Community

Being chronically ill and disabled can be really lonely. Most non-disabled people just do not get the issues we face daily. It’s why the community is so vital to us. But how do you find one that lifts you up and makes you feel better (not worse)?

We’ve all seen the Facebook groups that tell you, your life is over, and now you want something different. Well, you’ve come to the right place!

  • My story has value

    My Story Has Value

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    his quote from Hannah Gadsby's Nanette has always resonated with me but now more than ever: my story has value. When I launched the NYG membership I once again had the privilege to learn and listen to people's stories of disability and chronic illness. Although our stories are similar, each is a unique and incredibly personal depiction of adversity, triumph and loss.

    The complex diagnoses that accompany chronic illnesses and disabilities can often result in stories filled with the heart-breaking recounting of losing every part of yourself only to find something that much more beautiful beneath all those layers. For many, uncovering the vulnerable inner you and having the courage to finally step out into the light as your true self, accepting and acknowledging both your strengths and limits, is freeing.

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  • What is radical acceptance?

    What is Radical Acceptance?

    What is radical acceptance
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    adical acceptance sounds like the kind of new-age bull you might want to steer clear of, along with juice cleanses and ‘think yourself better’, but it's not what you think. Before we talk about what radical acceptance really is, we need to highlight what it definitely isn't! Radical acceptance is not approval of a situation. Just because you are accepting a situation for what it is, it does not mean that you think it's good or right. It just means you are aware you can't change it.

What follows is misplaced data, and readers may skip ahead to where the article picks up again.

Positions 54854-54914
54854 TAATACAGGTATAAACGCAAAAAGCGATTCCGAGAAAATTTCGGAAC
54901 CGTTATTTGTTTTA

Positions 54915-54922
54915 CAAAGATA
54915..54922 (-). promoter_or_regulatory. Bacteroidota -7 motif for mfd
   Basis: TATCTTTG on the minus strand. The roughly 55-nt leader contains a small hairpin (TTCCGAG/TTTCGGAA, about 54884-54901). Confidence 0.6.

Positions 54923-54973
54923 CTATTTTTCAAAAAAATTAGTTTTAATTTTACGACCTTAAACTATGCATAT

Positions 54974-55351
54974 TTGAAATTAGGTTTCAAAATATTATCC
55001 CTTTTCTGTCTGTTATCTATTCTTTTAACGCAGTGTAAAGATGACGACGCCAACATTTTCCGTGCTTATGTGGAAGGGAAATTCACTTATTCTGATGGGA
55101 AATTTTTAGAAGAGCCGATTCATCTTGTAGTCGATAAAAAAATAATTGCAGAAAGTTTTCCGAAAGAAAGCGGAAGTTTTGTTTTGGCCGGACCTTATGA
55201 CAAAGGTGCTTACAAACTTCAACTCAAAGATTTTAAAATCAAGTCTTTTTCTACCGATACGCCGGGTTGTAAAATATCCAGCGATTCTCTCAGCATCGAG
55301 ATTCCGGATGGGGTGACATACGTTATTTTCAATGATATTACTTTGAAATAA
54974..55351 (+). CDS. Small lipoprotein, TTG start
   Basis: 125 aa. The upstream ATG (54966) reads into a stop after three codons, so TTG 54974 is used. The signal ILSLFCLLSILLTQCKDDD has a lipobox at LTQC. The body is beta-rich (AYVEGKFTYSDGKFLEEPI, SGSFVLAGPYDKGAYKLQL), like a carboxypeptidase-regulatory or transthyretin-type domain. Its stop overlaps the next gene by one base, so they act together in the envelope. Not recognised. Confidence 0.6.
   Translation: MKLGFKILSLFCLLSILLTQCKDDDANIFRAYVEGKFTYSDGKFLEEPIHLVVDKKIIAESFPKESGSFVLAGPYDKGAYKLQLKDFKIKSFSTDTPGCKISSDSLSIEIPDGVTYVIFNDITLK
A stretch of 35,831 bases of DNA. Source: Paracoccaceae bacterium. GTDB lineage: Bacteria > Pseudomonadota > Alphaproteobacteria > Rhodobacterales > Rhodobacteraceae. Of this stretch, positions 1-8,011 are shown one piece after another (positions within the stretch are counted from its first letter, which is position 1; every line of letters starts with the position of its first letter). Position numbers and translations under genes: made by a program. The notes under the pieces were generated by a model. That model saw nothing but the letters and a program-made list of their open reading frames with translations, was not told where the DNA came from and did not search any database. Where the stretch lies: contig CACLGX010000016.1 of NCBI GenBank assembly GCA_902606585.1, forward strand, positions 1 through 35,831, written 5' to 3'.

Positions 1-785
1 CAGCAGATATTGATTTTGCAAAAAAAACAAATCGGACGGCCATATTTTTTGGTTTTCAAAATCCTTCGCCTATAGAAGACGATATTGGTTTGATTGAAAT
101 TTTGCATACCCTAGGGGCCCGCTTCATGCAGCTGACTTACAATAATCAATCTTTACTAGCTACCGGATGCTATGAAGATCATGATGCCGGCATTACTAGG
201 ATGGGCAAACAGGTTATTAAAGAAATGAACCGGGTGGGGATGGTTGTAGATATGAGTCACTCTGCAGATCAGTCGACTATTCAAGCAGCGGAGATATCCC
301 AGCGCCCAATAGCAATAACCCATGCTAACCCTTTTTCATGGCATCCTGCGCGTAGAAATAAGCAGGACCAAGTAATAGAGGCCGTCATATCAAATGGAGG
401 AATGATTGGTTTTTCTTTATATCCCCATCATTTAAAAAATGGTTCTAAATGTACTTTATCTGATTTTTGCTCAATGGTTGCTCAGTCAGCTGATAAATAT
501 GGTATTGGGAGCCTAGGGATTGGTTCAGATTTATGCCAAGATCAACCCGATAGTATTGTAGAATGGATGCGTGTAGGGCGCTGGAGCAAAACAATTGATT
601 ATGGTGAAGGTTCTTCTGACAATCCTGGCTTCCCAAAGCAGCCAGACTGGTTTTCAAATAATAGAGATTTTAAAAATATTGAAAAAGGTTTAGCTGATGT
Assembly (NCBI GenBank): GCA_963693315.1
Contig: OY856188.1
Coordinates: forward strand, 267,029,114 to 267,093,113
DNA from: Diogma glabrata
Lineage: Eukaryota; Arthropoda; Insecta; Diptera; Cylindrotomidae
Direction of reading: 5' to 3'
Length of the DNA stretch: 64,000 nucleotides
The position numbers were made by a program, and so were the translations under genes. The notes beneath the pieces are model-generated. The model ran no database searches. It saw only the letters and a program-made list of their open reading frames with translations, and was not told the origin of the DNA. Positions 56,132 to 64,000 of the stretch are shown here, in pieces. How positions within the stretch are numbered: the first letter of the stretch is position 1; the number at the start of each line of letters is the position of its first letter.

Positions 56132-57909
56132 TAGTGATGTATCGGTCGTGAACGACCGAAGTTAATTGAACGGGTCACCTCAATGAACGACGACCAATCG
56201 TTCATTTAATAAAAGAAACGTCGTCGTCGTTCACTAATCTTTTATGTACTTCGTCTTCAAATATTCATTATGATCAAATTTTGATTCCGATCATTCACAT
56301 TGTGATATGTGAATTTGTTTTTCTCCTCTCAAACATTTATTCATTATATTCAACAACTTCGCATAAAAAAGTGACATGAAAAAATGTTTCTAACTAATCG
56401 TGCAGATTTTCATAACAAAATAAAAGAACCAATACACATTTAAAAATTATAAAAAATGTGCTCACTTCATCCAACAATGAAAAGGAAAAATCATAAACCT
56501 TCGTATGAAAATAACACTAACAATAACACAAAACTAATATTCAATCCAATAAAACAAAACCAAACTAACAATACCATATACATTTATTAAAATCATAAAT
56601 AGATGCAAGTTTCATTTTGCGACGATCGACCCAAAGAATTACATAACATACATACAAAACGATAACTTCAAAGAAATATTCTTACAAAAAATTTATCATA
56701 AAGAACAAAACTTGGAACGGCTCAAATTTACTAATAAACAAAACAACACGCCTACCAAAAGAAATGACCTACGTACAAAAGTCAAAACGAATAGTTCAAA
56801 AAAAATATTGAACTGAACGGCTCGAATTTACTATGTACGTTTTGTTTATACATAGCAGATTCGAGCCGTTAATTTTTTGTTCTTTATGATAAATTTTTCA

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  • How to create a support system

    How to Create a Support System

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    aring for a chronically ill bod is tiring, not to mention expensive, but what if there was a better way? People living with chronic illnesses need access to so many things, in fact you need a team of therapists, physios, occupational therapists, nutritionists and so many more. However, it’s rare we get the chance to have all that and even if you do it’s unlikely everyone in the team really understands chronic illness and disability, which is the key to getting the best care. Finding a specialist who really ‘gets’ what an illness or condition means for everyday living can take months or even years of research, trial and error, and is often an unaffordable expense.

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  • How disability makes you a better employee

    How Disability Makes You A Better Employee

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    o really! If you remove the barriers to working, we actually make the best employees, here's why!

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  • Why traditional 9 to 5 doesn’t work when you’re disabled

    Why Traditional 9-5 Doesn't Work When You Are Disabled

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    ue to various barriers to entering the workforce, and staying there once you’re in, disabled people are more likely to be unemployed or self-employed. Difficulties in accessing education is a massive part of this, but there are various other barriers to work that disabled people face.

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  • Why disabled people have a rocky history with academia

    Why Disabled People Have A Rocky History With Academia